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George did tireless work for workers and their families


George Sheehan.

George Sheehan.

George Sheehan.


The death in August of George Sheehan at the age of 74 was yet another terrible shock to the Trade Union Movement, coming just a few short weeks after the passing of his SIPTU colleague Derek Casserly.

His loss is more deeply felt by his loving wife Carmel and sons David, Raymond and Ciarán; his brothers and sisters; daughters-in-law Josie and Elaine; and his beloved grandchildren, Cathal, Jessica, Paddy, Jake, Luke and Carley; and his wider family.

George lived in Redford Park in Greystones and was born and reared in Arklow where his family lived at St. Aidan’s on the Dublin Road at Templerainey. His father John W. (known locally as Jack or Johnny) was an enterprising and successful businessman who started a grocer business at Hudson Square in 1933 and whose business expanded during the war years when he built up a flourishing export trade to England of sweetened fats which were manufactured at Hudson Square.

His business interests expanded over the years to include the very successful Sun Valley Preserves which manufactured chocolate and sweets for export; the manufacture of furs at Lower Tinahask; and a crisp factory.

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Indeed his Upper Main Street concern was second only to the Pottery factory in the number of workers employed in the town. His father, who sadly passed away at 44 when George was only 11, was long remembered locally for his sense of fairness to his workers - something George was always immensely proud of.

George attended Templerainey N.S. and CBS Arklow and then commenced employment as a clerical worker. Following this he moved to work for CIE at Pearse railway station (Westland Row). It was here that George further developed his passion for the rights of his fellow workers and he became active in his union, the ITGWU (now SIPTU).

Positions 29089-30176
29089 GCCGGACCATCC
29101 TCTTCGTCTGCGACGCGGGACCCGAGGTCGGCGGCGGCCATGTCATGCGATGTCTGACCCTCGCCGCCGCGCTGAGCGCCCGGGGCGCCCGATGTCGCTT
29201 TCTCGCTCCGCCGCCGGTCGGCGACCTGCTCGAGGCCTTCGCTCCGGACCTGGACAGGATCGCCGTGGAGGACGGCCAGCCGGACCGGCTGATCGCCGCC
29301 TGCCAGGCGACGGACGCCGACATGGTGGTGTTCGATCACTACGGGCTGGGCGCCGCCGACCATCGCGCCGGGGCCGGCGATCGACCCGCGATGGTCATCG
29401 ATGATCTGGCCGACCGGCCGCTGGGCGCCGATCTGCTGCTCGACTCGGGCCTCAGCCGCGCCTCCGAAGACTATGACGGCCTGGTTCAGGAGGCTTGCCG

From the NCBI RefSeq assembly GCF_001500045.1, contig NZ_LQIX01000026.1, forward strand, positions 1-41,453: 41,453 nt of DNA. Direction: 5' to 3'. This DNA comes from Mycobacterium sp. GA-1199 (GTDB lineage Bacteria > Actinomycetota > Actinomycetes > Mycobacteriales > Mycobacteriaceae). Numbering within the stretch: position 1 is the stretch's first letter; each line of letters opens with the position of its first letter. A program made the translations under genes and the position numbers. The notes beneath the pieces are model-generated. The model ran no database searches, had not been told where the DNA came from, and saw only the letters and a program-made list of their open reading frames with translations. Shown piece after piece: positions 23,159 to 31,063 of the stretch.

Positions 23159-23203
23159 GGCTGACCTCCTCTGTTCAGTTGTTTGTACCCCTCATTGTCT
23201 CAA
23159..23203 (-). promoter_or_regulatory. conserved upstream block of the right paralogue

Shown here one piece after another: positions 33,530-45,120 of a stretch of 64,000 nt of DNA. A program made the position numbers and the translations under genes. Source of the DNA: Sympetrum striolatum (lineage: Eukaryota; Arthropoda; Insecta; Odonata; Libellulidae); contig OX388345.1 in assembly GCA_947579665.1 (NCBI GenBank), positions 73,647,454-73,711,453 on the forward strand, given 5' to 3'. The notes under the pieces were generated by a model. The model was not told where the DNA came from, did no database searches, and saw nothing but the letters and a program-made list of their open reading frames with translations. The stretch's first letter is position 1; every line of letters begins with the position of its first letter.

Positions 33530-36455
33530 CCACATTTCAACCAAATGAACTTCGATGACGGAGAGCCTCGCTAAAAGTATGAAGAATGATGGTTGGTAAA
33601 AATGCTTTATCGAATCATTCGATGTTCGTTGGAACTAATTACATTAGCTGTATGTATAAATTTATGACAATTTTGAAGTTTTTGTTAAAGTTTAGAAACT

In 1974, he became full-time official of the union commencing in the original No. 1 branch ITGWU with responsibility for Dublin dock workers. During his 33 years as an official he was branch secretary of a number of branches; Rail, Dublin Airport, Women Workers’, Contract Services and the Wicklow/Wexford area. He was involved in a number of high profile restructuring negotiations, such as Aer Lingus restructuring and the introduction of the Dart in the 1980s, and was widely respected for his deep commitment on behalf of the members he represented over the years. He retired in 2007.

He then became involved working in the Wicklow Trade Union Centre in Bray and, indeed, went on some years later to actually become chair of the board of management. George was also involved with the Bray and District Council of Trade Unions since 1988 when he was appointed as a delegate from his union. He was elected as treasurer in 1990 and served in that position until 1996. He served on the executive committee and as a trustee and as vice-president. He was unanimously elected as president of the Council in 2015 and on each of the following four years, which included the Centenary celebrations in 2017.

A deeply committed Trade Unionist and Labour Party man, he was widely respected for his work on behalf of workers and their families, and the wider community.

One of nature’s true gentlemen, similar to his colleague Derek Casserly, the Starry Plough lay proudly over him on his journey to his last resting place at Redford Cemetery after his funeral at the Holy Rosary Church.